Thursday, 26 July 2007

Unruly Contraptions in Bloomsbury

by Edwin Hesselthwite

All Behind You, Winston (1940, Evening Standard)- David Low's classic cartoon, note the Labour politicians Atlee, Bevan and Morrison in the front row to demonstrate national unity.

Bloomsbury in central London has an intellectual history few neighbourhoods in the world can match. From shrine's to The Mahatma to stuffed philosophers it's an abidingly Enlightenment influenced square kilometre. At it's southern end is Little Russell Street, situated a minute's walk from The British Museum and the location of both a Nicholas Hawskmoor church (St George's Church — a particularly eerie chapel, Roman style architecture and unicorn and lion statues climbing the tower are disturbingly pagan, typical of the mysterious Hawksmoor) and that most English of places: The Cartoon Museum.

The satirical cartoon is one of the defining artform's of Britain's colonial era, from Hogarth in the 18th century onwards, and this small charitably owned museum attempts to do justice to the history of the art. The present temporary exhibit (5th of July to 7th of October) cover's the life of William Heath Robinson, Britain's great absurdist cartoonist, who's life's work revolves around elaborate and convoluted contraptions. So abiding is his influence on the public consciousness that his name has become an adjective to describe rickety and overcomplicated machinery.

The reconnoitring mortar (1916)

His work is characterised by a masterful attention to detail, each cartoon requires minutes of thought to interpret fully, and an abidingly English cast of ladies, top hatted gentlemen and amusingly sweet Huns (he typically played The Enemy as being incompetent rather than evil in both his WWI and WWII cartoons). At £4 entrance this is a affordable and satisfying museum to spend 2 hours in, with a permanent exhibit of comics and graphic novels above the exhibit on political satire. One comes out realising what a large contribution this art form has made to the idea of Englishness, each of the big names works in a land of stiff upper lips, cynicism and grand gestures and Heath Robinson in particularly is continually raising the class divisions of this country, but without socialist flag-waving. The collection runs all the way to the present, meaning one must consider the placement of the modern (and I must admit, I hate his work in strip cartoons) Maggie-basher Steve Bell alongside W.H.R and co, yet it makes it clear that the political cartoon is still a major force.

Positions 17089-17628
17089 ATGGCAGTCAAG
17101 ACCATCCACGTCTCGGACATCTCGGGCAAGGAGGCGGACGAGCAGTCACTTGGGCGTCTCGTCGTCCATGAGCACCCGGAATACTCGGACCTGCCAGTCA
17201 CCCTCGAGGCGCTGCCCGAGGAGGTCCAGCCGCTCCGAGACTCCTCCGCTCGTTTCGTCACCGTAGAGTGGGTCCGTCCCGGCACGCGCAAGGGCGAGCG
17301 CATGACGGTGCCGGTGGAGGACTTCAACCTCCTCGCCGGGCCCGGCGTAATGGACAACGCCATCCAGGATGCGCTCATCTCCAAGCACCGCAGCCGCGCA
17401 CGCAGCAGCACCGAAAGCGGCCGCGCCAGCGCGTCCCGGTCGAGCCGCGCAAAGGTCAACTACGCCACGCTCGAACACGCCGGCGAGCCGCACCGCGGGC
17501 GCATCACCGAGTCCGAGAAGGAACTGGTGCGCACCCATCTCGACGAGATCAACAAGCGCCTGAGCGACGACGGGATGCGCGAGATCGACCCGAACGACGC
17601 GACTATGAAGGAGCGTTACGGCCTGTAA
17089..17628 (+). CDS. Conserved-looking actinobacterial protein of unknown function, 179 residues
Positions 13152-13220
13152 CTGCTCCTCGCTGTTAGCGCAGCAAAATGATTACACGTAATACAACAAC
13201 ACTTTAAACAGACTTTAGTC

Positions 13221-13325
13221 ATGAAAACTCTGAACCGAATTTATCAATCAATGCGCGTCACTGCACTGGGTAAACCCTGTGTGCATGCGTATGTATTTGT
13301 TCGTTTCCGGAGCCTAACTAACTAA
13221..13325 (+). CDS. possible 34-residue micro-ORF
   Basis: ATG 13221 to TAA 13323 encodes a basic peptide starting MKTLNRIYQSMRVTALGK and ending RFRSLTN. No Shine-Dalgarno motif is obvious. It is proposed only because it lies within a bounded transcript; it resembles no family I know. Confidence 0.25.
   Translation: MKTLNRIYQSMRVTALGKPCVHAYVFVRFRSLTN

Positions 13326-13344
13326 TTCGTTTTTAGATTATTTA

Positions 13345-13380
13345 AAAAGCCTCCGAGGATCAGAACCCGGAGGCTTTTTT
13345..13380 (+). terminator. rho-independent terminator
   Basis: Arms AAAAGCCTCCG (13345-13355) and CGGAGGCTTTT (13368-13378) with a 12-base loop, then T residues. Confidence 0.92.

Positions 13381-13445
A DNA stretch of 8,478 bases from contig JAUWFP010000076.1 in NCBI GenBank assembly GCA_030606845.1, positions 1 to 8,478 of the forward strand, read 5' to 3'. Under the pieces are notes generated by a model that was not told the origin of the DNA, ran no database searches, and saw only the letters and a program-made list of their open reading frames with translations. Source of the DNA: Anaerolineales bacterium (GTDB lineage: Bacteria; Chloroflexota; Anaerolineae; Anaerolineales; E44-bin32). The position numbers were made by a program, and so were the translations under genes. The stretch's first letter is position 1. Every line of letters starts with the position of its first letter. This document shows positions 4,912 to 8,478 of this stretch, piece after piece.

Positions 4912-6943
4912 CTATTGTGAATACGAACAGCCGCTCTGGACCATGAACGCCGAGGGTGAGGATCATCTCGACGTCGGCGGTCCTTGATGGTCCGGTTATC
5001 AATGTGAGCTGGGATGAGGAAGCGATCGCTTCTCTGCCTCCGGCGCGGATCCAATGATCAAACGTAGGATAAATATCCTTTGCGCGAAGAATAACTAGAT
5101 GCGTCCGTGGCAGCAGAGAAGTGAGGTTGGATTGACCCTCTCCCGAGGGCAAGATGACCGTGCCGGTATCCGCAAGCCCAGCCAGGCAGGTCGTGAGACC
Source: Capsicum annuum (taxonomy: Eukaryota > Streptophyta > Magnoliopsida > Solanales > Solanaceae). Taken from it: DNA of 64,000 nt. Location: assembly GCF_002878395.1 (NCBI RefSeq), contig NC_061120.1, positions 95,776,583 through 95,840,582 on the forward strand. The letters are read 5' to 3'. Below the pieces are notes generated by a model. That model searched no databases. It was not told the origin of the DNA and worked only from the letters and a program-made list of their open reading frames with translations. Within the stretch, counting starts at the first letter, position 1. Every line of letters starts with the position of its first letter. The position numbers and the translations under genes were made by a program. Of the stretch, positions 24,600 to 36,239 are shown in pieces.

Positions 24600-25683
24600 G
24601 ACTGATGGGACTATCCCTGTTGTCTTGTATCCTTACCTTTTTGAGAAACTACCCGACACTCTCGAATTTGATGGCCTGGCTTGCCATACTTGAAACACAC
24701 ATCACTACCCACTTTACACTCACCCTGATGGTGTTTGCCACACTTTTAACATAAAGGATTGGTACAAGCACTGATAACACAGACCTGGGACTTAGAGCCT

Personally I was most intrigued by what regular cartooning does to an artist's style (in this case W.H.R but you could say the same of Gary Larson, who draws heavily from him) ... Initially we see serious artistic and visual variation as he demonstrates his penmanship chops, but the requirements for weekly cartoons, and stylistic consistency, means that his work becomes both increasingly detailed, and increasingly stylised throughout his career... The newspapers are not interested in innovation, but intelligence, humour and theme. Thus his later work increasingly takes place in a "Heath Robinson World" which works under the rules, traditions and vision established over hundreds of previous single frame images. This alternate reality is fantastically detailed, and Heath Robinson is a remarkably optimistic visionary, there is rarely malign intent in his work — and often absurd degrees of compassion.

Little Man, What Now? endorses this product — well worth a break for when strolling amongst the granite edifices and Rosetta Stones of England's plunder museum.

Testing Golf Drivers (1934)

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